Again, this is where heat therapy can really come into its own. By applying a heating pad to the area of the body most affected by arthritis it is possible to prepare the body for exercise. The heat can make the body feel more limber and ready for a session of appropriate exercise.
Using heat in this way can provide a long-term benefit. As the heat therapy helps the person to exercise, their body can become stronger more flexible and ultimately, in less pain.
Dos And Donts While Using Heat Or Cold For Arthritis
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Strengthen The Outer Thighs
Building up the muscles in your outer thighs will improve the health of your hip joint in the long run. Lie on the pain-free side and lift the affected leg about six inches high in the air. Hold the position for 2-3 minutes and lower the leg. You may start with one set of 10 repetitions and build it up to three sets of 10 repetitions a day .
How Often Should I Use Ice Or Heat For Joint Pain
As long as youre being smart about which therapy you use and careful about how to use it, Dr. Torres-Panchame says they are okay to use repetitively throughout the day.
It doesnt need to be a formal sit-on-the-couch-with-your-leg-up type of treatment. You may find youre already benefitting from thermal therapy without even realizing it. If taking a hot shower or bath every morning is very soothing to your joints, then youre already reaping the benefits of heat therapy.
Other patients say that washing their hands with hotter-than-usual water is a quick way to sooth their hands throughout the day. Some people report that they actually like washing dishes after meals because its an easy way to use heat therapy.
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When To Use Heat For Joint Pain
Heat tends to be more beneficial for the types of everyday joint pain, such as stiffness, that people with arthritis experience. You can use dry heat, like from a heating pad, or moist heat, like from a moist towel warmed up in the microwave for 20 to 60 seconds. Moist heat tends to transfer through the skin more quickly and efficiently, Dr. Torres-Panchame says.
How to Use Heat for Joint Pain
As a guideline, dont apply heat to an area of your body for more than 20 minutes at a time or you could risk burning your skin. As with ice, dont put a heated object on your skin without some kind of protective barrier, like a cloth or towel. Heat also can follow ice therapy once the cold brings down swelling and inflammation, Dr. Torres-Panchame says.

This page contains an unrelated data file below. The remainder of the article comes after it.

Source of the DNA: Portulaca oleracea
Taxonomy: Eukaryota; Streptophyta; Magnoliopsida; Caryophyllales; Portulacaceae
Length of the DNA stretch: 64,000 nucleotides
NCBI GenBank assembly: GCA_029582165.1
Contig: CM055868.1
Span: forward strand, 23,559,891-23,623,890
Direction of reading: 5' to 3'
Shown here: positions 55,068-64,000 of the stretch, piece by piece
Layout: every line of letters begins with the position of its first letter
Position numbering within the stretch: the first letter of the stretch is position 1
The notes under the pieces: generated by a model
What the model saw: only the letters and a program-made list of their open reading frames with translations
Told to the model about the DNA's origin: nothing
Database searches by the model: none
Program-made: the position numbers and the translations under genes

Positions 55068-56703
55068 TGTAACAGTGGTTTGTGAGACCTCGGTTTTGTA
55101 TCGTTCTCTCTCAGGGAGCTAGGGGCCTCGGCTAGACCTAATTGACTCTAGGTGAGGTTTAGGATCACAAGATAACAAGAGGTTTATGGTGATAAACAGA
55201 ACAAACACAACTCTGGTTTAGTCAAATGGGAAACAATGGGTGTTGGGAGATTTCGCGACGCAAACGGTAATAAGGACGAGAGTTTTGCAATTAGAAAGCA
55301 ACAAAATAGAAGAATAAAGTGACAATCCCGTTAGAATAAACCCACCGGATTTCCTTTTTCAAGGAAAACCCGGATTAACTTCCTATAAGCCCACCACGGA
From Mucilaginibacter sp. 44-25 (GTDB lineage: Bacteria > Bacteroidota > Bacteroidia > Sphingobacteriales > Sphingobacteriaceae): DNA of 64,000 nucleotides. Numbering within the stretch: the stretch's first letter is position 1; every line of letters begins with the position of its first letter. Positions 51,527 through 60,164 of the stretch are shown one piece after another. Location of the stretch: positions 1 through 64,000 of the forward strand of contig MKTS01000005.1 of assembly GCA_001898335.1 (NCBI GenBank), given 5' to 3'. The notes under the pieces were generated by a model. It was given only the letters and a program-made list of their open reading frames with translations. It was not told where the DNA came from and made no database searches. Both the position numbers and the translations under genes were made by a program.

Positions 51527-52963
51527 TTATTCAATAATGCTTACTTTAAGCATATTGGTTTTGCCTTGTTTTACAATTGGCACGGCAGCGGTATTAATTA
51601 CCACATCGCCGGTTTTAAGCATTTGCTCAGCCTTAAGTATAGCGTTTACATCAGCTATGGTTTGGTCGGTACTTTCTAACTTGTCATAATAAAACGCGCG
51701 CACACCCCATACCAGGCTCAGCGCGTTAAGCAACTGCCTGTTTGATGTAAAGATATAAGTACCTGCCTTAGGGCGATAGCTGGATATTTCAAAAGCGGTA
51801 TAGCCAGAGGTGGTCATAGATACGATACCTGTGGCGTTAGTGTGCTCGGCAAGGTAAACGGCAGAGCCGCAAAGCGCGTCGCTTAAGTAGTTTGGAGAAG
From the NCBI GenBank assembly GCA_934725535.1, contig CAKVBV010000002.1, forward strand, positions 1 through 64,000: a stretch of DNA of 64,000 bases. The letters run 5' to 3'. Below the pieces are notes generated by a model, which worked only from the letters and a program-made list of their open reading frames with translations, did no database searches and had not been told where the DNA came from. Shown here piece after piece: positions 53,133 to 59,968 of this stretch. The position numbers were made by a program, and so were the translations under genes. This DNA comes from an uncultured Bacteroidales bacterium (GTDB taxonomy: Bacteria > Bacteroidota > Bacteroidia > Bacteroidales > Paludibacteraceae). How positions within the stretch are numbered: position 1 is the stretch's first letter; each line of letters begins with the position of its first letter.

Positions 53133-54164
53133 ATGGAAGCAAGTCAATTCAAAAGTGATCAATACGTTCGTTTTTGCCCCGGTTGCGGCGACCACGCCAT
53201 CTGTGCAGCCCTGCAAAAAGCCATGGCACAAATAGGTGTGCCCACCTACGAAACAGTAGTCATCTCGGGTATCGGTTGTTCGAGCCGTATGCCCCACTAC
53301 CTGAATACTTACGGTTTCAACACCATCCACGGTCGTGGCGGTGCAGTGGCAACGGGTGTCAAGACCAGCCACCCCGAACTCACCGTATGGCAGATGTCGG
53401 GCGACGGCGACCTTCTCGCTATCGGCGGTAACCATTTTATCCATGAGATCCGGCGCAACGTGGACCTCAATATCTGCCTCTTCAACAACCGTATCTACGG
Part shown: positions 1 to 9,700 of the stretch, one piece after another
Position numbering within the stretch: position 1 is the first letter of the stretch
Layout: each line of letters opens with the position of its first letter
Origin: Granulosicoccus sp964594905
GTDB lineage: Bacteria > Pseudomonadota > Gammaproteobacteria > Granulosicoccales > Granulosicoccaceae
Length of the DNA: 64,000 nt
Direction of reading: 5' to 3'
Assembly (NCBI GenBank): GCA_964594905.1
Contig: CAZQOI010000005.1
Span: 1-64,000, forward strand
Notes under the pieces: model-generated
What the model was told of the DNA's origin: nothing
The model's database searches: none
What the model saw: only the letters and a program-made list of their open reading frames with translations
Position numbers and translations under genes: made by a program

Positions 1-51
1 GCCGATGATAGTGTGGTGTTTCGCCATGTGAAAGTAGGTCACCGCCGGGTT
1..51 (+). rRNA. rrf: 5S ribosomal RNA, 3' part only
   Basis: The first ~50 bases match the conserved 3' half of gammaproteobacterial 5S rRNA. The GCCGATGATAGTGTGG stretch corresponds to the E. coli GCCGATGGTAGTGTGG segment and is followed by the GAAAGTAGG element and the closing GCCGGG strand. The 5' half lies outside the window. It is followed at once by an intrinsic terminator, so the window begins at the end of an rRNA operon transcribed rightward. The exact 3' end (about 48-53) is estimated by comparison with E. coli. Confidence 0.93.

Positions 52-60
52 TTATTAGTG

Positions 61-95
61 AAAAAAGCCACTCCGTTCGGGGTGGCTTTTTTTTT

As with ice, being careful and attentive is important to prevent injury. If something feels too warm, then probably its too warm, Dr. Bose says. So the temperature needs to be comfortable, ideally, not too hot, because it can burn your skin.
Types of Heat Therapy
Safety with Heat Therapy
Check your skin after five minutes to make sure there are no signs of burns and check again a few times while using heat, Dr. Torres-Panchame says. If you start seeing blisters forming, that is too hot. You need to remove the heat or else you can cause skin damage, she said.
This is especially important for people who have neuropathy or any other condition that makes them less sensitive to touch and temperature.
Icing Or Heating Joints Can Provide Pain Relief And Reduce Swelling But Knowing Whether To Go Cold Or Hot And Knowing How To Use Each Form Of Thermal Therapy Can Be Tricky
Sometimes old-fashioned home remedies are just what the doctor ordered. Take using ice or heat for joint pain, for example. When your knee or your shoulder feels stiff, sore, or has a burning sensation, cooling down or warming up the affected area can help provide relief.
Its more of symptomatic relief, says Nilanjana Bose, MD, a board-certified rheumatologist with the Rheumatology Center of Houston. The pain may remain but because gives symptomatic relief, over time that will help, in conjunction with other medicines, heal the area.
But knowing when to use ice and when to use heat for pain relief can be confusing, especially if youre dealing with an ache or issue that youve never dealt with before. Although you should see a health care provider if youre experiencing consistent pain, its helpful to know what treatments can help provide immediate relief, especially if you arent able to see your doctor right away.
So, the question remains: when should you use ice versus heat to ease joint pain? Well, it mostly depends on the cause and type of joint pain youre experiencing, though personal preferences matter, too. After all, nobody knows your own body like you do.
Below, we provide information on when to use heat or ice for joint pain relief, as well as some tips to make your treatment more effective.
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Neck Pain From Sleeping Is Manageable
Neck pain from sleeping can be your worst nightmare in the morning. This can be caused by sleeping on your stomach, sleeping with your hand placed on the forehead, or having pillow problems like stiff or thick pillows cramping your comfort level during sleep.
Luckily, sleep posture matters. Try sleeping on your back or side, or sleep without a pillow. Sleeping without a pillow is known to benefit the neck, spine, and face. At the same time, it might also improve the quality of your sleep.
Other ways to relieve neck pain include neck exercises, showers or baths, applying heat or cold, acupuncture, massage therapy, chiropractic care, and an anti-inflammatory diet.